Chuck Yeager Interview Photo
Chuck Yeager: Naw. Number one, when the space program started in 1959, I left Edwards in '54, after nine years there as a test pilot, and went to Europe to become a squadron commander in an F-86 squadron, and get back into running a fighter outfit.

When I came home to George Air Force Base, I had an F-100 squadron and I was back in tactical flying. Test work is a very demanding type of flying. You fly a dozen different airplanes every week and you really don't feel comfortable in them, but you know the systems. But also, it's a lot of competition in test work. When you get into tactical flying, back in the fighter squadron, you fly only one airplane, stay combat ready and know your guys. It's a pretty nice way of life. So I came back and I was at George when the space program started in '59. The requirement to get into the space program was to have a degree, preferably engineering, math or one of the sciences. I only had a high school education. I didn't give it a thought. I couldn't care less about it because to me it wasn't flying, it was riding in capsules.

Chuck Yeager Interview Photo
I didn't pay a lot of attention to the whole space program until 1960 when I went through the War College and was promoted to full colonel. And when I had gotten out of the War College, they assigned me back to Edwards Air Force Base and put me in charge of the test pilot school. When I moved into the test pilot school, there were a couple of programs coming within the Air Force: the X-20 Dyna-Soar Program and the MOL Program, Manned Orbital Laboratory. Both of those were space weapons systems. The Air Force was very much involved in space. In fact, it was responsible for space. The NACA, the National Advisory Committee for Aeronautics, was basically aeronautics.

When I took over the school, we started a space course in the test pilot school, changed the name of the school to the Aerospace Research Pilots School and we started training guys for potential astronaut duties. Those astronauts were selected for the Manned Orbital Laboratory and the X-20 Dyna-Soar. The X-20 Dyna-Soar was very similar to the space shuttle, except it was only probably one-third as large. It was strapped on a Titan 3C liquid rocket with two strap-on solid boosters, just like the shuttle, and it would go into orbit, then re-enter and land the same way the shuttle does. Instead of wheels, it had skids to land on, like the X-2 had. We bought a whole space mission simulator for something like six million bucks, and we had it set up in the school. We could have simulations on a whole space mission, including rendezvous and docking in space. We had the astronauts training in the MOL program, and the X-20 program was going along.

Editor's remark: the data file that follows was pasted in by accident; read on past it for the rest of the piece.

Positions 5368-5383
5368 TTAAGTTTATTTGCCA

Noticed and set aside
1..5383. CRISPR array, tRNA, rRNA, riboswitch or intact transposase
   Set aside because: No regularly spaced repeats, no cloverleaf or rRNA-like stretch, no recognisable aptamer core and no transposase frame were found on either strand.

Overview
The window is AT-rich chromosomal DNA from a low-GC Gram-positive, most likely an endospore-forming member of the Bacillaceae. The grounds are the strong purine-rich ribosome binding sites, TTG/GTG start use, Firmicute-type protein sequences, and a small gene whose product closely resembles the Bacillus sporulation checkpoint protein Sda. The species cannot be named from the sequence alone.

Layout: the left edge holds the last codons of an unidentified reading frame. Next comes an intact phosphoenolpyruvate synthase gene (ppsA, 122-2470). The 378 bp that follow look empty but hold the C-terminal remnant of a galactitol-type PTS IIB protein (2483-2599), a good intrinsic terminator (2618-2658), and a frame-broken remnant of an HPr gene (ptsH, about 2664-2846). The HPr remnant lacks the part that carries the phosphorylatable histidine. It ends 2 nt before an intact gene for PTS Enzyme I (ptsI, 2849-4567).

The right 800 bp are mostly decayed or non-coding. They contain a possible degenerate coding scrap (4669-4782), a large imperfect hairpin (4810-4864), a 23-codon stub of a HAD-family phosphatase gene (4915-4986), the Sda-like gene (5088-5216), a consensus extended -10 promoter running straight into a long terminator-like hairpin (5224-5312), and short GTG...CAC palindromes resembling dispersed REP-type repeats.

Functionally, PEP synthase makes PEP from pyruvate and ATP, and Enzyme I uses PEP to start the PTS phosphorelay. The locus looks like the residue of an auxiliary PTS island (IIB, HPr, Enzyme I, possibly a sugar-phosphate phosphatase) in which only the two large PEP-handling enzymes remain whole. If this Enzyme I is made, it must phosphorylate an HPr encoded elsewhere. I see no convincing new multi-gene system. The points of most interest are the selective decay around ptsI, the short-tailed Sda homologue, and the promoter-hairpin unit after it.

Chuck Yeager Interview Photo
And finally, in late '65 or '66, the administration made a decision that space would be for peaceful purposes. They canceled the X-20 and the Manned Orbital Laboratory, and formed NASA, the National Aeronautics and Space Administration. And when this happened, the Soviet military moved right into the void in developing space weapons systems. We'd already been through the Mercury, Gemini and Apollo programs. We did away with our whole space mission simulator and went right back to test pilot training at the school. I left and went to Vietnam. I was really, really disappointed with what our government, the White House or the administration, had done, because we had a tremendous capability in the Air Force for space. We would have been 15 years ahead of where we are today with NASA running the space program. And that's the story of my six years at Edwards in astronaut training.